Herrmann Ultraschall Develops Anchoring Process


Process anchors elastic threads safely and efficiently with ultrasonics

To make the costly process of elastic fixation in nonwovens more efficient, Herrmann Ultraschall (Booth 1541) has developed an innovative process: the anchoring of elastic threads with ultrasonics. Producers benefit from a flexible, stable and sustainable process that improves the customer experience while reducing production costs.

This patented anchoring process is based on a new type of sonotrode. Thanks to its unique surface structure, the welding tool creates a tunnel between the nonwoven layers, through which the elastic threads are guided. Depending on the application, specific welding points are created continuously or intermittently, in which the threads are anchored in the nonwoven only by means of ultrasonics.

Thanks to the ultrasonics, a distinct advantage is that the anchoring of elastic threads does not require any additional joining agents. Compared to conventional bonding processes, this significantly reduces resource and energy consumption and thus overall manufacturing costs. The elimination of chemicals also improves the feel, the sustainability balance of the products and their durability, as the elasticity of the threads is retained for a longer period of time.

At the same time, the ultrasonic process significantly reduces the risk of thread breakage because the elastic threads do not come into contact with the welding tool during the anchoring process. Instead, they are slightly deformed by the special shape of the tunnels created by the sonotrode, so that after anchoring, the surface friction between the filaments and the nonwovens increases, thus improving their adhesion.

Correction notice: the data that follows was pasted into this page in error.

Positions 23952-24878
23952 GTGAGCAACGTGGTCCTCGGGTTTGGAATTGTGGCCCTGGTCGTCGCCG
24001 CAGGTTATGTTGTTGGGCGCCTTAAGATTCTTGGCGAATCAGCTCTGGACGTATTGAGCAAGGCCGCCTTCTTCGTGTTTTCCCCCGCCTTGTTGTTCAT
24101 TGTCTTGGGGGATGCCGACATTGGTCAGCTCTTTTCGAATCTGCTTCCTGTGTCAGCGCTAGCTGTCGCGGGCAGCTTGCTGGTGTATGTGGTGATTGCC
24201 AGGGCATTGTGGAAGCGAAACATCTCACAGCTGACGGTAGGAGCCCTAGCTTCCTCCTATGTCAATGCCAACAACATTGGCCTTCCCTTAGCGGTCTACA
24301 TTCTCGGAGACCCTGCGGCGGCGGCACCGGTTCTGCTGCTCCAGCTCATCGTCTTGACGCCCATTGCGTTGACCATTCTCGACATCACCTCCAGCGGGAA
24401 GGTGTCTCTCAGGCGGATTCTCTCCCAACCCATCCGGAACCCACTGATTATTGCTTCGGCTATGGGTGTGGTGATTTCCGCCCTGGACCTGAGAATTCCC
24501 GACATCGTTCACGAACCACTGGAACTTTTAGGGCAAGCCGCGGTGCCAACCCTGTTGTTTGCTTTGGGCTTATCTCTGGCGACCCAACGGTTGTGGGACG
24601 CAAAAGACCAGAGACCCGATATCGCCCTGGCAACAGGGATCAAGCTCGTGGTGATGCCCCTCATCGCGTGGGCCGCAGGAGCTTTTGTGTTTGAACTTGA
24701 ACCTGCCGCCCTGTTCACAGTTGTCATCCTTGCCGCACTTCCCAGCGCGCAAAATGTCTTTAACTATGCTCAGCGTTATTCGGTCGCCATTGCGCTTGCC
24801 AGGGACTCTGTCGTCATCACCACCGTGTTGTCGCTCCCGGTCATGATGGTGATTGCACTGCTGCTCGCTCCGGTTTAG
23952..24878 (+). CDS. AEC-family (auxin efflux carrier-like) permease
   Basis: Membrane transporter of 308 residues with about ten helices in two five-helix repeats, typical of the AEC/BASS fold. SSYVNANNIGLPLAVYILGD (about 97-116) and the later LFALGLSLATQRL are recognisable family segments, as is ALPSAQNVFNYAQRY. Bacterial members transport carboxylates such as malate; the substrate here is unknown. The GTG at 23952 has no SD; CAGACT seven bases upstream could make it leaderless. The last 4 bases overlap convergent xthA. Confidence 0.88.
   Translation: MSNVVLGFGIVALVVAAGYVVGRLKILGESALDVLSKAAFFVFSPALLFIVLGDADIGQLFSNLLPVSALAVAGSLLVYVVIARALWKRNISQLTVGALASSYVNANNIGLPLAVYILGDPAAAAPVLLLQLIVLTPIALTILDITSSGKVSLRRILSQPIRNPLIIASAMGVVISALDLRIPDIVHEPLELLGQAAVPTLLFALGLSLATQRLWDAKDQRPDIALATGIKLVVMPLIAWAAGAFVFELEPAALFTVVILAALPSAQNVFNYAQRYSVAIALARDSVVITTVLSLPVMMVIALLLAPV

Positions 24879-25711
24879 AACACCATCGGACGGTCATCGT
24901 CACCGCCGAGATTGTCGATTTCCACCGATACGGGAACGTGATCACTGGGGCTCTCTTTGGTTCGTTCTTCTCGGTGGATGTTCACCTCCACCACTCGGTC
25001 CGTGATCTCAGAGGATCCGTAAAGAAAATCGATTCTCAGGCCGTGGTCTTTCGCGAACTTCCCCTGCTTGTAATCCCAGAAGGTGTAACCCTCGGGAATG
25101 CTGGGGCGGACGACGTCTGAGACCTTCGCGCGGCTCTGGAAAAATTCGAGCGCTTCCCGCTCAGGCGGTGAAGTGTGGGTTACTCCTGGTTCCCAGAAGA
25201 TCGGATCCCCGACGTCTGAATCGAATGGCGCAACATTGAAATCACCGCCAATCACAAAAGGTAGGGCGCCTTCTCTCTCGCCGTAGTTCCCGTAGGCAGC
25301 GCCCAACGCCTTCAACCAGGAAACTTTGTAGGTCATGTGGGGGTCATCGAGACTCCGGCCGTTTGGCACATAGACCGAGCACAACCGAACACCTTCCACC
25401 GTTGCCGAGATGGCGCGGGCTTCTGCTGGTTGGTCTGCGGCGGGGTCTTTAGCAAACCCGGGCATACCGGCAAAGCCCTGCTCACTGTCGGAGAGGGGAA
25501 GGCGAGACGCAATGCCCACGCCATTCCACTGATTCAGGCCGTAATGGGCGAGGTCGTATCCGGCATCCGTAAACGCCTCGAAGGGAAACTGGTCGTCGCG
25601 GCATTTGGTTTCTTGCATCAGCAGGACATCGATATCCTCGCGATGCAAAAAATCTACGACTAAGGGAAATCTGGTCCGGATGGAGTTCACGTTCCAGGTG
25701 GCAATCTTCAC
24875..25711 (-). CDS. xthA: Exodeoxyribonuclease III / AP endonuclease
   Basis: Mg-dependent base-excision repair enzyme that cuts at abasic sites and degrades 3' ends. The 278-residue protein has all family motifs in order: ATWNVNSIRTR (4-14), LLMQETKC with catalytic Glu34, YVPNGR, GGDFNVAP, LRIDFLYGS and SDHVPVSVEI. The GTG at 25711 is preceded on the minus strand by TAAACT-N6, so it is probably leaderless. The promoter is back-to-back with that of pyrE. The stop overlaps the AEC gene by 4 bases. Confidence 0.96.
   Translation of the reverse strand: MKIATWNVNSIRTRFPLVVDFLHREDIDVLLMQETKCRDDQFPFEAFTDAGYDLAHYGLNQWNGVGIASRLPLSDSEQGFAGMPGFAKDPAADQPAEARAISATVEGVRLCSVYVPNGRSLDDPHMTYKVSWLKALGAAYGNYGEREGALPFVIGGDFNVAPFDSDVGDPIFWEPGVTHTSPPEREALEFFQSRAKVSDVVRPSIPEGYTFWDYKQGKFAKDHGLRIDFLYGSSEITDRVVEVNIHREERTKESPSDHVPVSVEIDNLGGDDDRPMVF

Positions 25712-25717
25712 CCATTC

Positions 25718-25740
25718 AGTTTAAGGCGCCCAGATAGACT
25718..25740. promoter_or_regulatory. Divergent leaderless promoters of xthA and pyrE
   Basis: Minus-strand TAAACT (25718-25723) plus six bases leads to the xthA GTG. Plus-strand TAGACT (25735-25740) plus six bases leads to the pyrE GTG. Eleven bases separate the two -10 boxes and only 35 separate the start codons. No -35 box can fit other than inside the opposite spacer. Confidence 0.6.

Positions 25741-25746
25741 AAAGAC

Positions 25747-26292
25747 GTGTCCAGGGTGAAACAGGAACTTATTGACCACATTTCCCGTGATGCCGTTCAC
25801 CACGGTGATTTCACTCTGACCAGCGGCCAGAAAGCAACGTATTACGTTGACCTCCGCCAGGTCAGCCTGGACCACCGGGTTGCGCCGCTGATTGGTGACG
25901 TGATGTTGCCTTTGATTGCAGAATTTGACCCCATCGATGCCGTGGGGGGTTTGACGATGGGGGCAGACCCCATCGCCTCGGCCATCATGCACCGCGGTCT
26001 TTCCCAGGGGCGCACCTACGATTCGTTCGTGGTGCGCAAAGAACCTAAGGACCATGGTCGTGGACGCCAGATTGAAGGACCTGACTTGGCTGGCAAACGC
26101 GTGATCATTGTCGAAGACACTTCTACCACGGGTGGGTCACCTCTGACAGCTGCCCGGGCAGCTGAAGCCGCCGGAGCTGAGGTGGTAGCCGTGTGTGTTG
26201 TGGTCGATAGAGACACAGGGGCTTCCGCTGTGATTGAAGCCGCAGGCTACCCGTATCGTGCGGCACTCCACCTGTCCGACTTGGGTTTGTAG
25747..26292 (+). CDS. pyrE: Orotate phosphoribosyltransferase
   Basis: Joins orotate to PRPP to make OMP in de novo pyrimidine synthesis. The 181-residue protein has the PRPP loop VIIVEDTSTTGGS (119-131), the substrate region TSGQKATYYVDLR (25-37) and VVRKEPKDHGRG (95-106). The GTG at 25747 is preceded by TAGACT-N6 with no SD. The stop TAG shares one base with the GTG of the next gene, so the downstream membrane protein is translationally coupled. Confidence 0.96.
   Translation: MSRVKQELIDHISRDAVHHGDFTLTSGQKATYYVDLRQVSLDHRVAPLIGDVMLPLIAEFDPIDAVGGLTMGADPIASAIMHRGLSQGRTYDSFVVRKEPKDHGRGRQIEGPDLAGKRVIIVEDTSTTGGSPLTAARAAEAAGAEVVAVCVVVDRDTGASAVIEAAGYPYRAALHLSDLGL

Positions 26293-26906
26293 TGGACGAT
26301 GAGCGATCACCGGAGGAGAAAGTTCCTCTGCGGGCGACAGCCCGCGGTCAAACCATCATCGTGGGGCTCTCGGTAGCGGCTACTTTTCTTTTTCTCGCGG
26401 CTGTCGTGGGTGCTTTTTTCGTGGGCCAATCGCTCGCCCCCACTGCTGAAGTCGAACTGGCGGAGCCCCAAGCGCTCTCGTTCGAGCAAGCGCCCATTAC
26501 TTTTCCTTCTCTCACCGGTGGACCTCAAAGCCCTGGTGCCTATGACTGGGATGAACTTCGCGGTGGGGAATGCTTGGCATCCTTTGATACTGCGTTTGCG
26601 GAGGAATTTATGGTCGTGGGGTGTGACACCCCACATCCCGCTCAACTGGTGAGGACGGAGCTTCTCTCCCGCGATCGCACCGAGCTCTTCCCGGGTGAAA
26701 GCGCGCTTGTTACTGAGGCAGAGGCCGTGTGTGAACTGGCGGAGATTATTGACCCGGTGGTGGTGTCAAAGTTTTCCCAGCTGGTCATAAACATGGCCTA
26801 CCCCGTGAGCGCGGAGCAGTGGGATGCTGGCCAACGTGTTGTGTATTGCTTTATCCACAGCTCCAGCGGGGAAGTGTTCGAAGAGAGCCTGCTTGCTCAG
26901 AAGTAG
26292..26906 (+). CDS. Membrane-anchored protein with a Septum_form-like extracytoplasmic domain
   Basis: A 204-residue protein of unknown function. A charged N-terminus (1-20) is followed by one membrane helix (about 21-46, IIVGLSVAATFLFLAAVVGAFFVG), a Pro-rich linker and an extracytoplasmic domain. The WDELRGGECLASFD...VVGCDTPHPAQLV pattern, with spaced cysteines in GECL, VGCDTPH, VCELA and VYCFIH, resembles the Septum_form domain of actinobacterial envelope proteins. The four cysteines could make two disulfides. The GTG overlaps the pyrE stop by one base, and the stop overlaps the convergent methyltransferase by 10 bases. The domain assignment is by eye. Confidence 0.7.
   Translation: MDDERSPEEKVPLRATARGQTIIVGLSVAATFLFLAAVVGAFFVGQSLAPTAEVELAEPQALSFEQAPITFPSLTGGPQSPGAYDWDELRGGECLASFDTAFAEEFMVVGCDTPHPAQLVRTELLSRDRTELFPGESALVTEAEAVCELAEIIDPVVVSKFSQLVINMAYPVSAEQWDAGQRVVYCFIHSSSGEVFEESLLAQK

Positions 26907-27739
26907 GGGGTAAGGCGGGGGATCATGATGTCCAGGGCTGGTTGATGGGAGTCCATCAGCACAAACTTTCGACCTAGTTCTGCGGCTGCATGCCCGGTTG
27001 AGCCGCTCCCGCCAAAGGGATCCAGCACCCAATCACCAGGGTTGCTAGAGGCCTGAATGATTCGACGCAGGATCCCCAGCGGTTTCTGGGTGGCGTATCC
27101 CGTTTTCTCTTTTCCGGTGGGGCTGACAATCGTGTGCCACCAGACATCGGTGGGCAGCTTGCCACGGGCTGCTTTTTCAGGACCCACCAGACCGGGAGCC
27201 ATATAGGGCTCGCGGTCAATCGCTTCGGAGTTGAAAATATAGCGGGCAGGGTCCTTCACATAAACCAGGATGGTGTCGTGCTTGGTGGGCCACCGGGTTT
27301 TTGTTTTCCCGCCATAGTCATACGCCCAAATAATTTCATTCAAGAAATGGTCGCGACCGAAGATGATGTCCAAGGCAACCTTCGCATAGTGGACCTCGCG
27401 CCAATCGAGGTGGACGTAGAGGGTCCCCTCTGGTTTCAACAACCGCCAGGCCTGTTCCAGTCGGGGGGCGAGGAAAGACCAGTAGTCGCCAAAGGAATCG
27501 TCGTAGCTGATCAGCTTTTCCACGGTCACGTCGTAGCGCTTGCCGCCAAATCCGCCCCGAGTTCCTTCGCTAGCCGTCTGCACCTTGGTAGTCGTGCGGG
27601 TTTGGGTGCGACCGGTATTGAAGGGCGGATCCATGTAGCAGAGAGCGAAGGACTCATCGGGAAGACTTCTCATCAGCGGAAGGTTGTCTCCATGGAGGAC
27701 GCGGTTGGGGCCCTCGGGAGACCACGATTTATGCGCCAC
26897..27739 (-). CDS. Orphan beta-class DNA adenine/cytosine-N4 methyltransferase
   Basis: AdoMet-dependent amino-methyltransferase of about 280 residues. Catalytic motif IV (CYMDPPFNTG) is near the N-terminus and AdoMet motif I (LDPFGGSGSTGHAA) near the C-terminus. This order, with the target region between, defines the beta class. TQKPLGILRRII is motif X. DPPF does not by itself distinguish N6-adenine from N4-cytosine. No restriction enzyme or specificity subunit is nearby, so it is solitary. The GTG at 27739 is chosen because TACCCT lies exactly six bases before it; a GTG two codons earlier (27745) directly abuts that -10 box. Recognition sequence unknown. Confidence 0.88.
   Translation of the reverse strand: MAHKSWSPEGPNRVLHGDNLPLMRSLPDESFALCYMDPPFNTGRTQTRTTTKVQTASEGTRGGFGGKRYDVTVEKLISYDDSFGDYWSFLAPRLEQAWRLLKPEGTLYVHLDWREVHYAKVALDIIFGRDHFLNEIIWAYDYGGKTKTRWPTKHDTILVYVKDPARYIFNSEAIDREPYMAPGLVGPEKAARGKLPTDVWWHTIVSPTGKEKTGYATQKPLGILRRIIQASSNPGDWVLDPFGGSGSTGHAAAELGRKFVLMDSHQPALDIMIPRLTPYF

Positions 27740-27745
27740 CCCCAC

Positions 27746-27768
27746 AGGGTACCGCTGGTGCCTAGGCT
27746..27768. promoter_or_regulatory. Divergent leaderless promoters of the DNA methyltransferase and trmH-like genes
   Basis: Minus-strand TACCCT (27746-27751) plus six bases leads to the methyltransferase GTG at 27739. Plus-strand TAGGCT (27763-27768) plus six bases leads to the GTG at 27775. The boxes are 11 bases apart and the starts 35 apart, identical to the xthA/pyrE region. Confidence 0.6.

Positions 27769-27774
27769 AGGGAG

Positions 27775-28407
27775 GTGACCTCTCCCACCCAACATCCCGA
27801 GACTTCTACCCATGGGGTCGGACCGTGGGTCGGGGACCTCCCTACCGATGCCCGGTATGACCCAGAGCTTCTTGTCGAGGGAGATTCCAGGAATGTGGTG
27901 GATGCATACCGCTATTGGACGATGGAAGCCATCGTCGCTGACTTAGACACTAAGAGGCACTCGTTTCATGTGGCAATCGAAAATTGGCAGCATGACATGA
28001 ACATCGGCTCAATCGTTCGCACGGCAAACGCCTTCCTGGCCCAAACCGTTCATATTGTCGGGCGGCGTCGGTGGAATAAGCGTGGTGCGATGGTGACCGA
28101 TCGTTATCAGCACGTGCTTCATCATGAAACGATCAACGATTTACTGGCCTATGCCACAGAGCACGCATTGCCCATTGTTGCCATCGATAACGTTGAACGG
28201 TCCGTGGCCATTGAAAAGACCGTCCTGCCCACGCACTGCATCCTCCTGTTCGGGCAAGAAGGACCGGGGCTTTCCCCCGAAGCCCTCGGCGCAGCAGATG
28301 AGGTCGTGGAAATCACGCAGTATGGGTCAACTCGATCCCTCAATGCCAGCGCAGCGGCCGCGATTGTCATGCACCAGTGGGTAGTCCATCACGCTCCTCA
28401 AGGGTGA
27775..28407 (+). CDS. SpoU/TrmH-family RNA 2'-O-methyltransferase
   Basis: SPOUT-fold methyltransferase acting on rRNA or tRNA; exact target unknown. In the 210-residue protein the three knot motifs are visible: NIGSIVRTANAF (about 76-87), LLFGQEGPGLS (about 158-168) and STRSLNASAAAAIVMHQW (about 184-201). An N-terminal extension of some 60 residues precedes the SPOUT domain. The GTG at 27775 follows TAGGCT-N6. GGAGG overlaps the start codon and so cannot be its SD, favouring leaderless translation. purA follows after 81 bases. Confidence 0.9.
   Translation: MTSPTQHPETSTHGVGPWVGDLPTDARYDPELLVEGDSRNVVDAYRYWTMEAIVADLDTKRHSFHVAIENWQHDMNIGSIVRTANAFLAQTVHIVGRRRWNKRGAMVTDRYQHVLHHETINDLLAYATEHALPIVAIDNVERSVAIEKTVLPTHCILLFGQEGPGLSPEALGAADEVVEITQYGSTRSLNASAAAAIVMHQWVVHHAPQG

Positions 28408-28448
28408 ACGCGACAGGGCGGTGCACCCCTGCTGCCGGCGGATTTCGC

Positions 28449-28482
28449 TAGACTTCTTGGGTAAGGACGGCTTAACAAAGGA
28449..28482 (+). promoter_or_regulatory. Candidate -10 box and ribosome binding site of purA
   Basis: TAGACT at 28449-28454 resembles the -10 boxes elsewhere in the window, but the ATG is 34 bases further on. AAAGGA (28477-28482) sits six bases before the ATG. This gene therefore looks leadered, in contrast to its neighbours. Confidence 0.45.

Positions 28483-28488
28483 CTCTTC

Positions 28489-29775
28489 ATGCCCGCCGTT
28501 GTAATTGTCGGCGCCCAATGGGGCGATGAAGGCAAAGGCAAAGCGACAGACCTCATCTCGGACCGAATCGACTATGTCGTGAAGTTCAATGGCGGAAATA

Compared to previous solutions that relied on ultrasonics, thread guidance via the sonotrode also offers additional benefits: “Previously, you needed an anvil roller that was specially engraved for an application. This made precise thread guidance costly and complex,” explains Dr. Raquel Roussel-Garcia, Application Development Nonwovens, at Herrmann. “Thanks to the innovative geometry of the guiding channels in the sonotrode, we can implement many different material combinations and product sizes with a single tool. This minimizes investment costs and makes the process much more flexible.”

Since the sonotrode is part of a simple quick-change system, it is also possible to reduce downtime and maintenance costs in production, she adds.